PV beyond subsidies: experience from New Zealand

The past decade has seen a dramatic rise in the uptake of rooftop photovoltaic (PV) systems around the world.

This has been supported by policy measures, such as financial subsidies, but as more and more of these policy instruments are removed, it’s becoming increasingly important to understand some of the other influencing factors.

A recent study by Oxford Martin Fellow Rebecca Ford looked at PV uptake in New Zealand which has been increasing exponentially, despite the lack of subsidies and poor buy back rates.

The study found a variety of factors at play.  While households that installed PV had the financial capacity to support their investment, financial motives were far from the driving factor.

Lack of trust in power companies, desire for grid independence (especially in case of natural disasters), and greater control over future outgoings were particularly powerful motivators.  Access to energy advice and technological know-how enabled helped households to decide to invest in PV. Community energy schemes provided support through social networks, as well as business models. Cost structures that acted to reduce or remove upfront costs also supported the uptake of PV, tapping into householders’ desire to be somewhat grid independent.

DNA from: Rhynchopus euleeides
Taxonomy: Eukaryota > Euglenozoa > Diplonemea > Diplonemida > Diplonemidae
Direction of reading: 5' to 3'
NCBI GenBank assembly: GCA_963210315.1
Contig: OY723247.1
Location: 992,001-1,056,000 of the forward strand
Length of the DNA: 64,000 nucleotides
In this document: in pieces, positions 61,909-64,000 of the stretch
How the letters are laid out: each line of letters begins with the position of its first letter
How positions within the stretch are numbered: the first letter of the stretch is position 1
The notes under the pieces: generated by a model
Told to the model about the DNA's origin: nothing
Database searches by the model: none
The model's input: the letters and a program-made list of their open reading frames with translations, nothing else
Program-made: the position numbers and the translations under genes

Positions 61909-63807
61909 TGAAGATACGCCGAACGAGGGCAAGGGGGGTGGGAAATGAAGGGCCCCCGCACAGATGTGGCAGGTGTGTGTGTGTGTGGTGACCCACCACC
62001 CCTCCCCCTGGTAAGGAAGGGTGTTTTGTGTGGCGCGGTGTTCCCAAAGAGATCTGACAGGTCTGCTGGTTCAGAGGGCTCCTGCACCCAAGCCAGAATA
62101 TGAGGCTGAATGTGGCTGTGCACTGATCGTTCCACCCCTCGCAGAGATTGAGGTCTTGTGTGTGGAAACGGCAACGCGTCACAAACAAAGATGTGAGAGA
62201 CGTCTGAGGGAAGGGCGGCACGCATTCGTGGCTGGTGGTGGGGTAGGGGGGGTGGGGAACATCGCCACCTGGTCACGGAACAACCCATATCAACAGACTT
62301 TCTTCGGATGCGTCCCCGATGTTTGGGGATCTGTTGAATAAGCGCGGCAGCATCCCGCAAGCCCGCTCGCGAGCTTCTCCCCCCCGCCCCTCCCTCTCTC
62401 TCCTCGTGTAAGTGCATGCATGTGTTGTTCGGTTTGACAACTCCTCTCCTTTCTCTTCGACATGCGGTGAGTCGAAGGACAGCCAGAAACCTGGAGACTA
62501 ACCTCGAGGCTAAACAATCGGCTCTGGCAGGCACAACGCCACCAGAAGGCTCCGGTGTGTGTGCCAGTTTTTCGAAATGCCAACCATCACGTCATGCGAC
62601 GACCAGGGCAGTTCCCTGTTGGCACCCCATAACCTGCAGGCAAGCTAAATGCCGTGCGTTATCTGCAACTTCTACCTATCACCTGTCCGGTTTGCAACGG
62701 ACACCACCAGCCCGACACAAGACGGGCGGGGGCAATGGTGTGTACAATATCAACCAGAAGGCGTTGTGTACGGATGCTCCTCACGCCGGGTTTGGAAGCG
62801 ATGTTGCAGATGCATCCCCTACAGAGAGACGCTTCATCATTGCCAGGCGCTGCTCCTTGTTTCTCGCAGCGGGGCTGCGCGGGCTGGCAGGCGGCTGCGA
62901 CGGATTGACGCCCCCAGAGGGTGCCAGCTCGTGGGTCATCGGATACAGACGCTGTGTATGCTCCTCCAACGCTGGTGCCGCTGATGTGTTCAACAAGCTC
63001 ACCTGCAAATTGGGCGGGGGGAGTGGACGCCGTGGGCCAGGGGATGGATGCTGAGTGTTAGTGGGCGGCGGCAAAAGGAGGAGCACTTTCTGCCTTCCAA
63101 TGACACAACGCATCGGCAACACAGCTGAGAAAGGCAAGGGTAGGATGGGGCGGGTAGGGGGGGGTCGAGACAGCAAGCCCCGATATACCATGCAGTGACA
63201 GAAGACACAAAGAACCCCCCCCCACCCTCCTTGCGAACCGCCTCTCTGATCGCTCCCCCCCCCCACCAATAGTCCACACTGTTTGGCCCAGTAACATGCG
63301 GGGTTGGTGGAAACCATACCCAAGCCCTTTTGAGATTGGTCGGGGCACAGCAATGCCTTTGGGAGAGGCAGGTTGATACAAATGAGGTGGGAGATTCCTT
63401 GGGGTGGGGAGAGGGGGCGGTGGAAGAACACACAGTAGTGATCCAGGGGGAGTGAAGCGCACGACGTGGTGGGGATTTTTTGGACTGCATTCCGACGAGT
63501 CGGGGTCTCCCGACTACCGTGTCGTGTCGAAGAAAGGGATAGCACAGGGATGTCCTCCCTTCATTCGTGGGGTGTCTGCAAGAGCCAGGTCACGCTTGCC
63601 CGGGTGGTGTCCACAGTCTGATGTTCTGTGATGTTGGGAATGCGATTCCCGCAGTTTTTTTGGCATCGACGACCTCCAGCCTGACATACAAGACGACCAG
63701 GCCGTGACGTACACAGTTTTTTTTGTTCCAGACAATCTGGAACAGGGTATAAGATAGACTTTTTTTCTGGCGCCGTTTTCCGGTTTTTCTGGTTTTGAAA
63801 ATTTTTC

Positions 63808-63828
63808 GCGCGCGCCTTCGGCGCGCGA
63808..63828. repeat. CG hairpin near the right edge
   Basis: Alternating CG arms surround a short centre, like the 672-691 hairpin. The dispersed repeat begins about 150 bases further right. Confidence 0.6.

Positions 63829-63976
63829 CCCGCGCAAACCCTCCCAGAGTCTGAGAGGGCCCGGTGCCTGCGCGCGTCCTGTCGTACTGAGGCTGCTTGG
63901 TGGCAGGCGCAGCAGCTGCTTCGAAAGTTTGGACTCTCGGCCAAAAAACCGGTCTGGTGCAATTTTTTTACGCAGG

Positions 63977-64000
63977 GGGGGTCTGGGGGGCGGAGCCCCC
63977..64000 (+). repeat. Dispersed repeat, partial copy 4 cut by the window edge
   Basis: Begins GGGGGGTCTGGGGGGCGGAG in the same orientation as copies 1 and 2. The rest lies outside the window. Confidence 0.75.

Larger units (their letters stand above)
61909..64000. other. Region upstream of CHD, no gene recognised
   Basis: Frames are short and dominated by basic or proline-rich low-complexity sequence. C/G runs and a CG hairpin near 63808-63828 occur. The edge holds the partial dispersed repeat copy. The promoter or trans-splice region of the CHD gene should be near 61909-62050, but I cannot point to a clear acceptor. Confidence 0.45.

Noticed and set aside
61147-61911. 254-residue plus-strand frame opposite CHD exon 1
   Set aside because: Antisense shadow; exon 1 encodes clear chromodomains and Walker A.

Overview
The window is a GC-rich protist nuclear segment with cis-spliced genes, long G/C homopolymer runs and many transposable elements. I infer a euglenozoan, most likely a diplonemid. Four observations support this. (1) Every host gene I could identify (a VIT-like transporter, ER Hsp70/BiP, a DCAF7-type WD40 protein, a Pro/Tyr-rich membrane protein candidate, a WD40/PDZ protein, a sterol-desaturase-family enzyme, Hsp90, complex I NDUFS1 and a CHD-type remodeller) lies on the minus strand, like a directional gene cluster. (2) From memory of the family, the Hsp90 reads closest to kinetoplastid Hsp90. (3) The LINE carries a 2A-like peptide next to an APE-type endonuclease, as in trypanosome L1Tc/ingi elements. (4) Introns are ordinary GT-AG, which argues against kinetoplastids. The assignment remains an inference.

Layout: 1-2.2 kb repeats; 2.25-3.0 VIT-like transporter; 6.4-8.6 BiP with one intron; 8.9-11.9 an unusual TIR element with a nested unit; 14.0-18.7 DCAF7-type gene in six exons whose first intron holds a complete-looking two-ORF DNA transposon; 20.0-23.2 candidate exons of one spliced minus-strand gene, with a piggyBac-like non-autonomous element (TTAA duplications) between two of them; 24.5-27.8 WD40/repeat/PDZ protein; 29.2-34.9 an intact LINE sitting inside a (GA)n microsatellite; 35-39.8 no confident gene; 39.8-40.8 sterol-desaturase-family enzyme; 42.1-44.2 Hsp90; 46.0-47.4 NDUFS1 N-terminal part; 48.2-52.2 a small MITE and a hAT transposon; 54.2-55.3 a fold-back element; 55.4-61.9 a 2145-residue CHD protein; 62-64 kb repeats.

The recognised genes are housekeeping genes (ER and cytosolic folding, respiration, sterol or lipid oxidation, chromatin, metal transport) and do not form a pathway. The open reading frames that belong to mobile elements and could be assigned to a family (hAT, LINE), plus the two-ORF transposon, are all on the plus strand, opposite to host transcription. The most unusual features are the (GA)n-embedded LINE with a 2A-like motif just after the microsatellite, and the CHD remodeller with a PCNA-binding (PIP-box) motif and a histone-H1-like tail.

These findings suggest that the removal of subsidies may not have a long-term impact on the uptake of rooftop solar, especially as prices continue to decline. Market and retail structures are ill suited to this new paradigm of bi-directional power flows, and although being completely off-grid may be beyond the means or interest for many, declining storage costs and new peer-to-peer energy trading models could mean we need an entire rethink of market structures to ensure our grids can continue to provide affordable and reliable power to all consumers.


Ford, R., Walton, S., Stephenson, J., Rees, D., Scott, M., King, G., Williams, J., & Wooliscroft, B. 2016. Emerging energy transitions: PV uptake beyond subsidies. Technological Forecasting and Social Change, 117: 138–150. doi: 10.1016/j.techfore.2016.12.007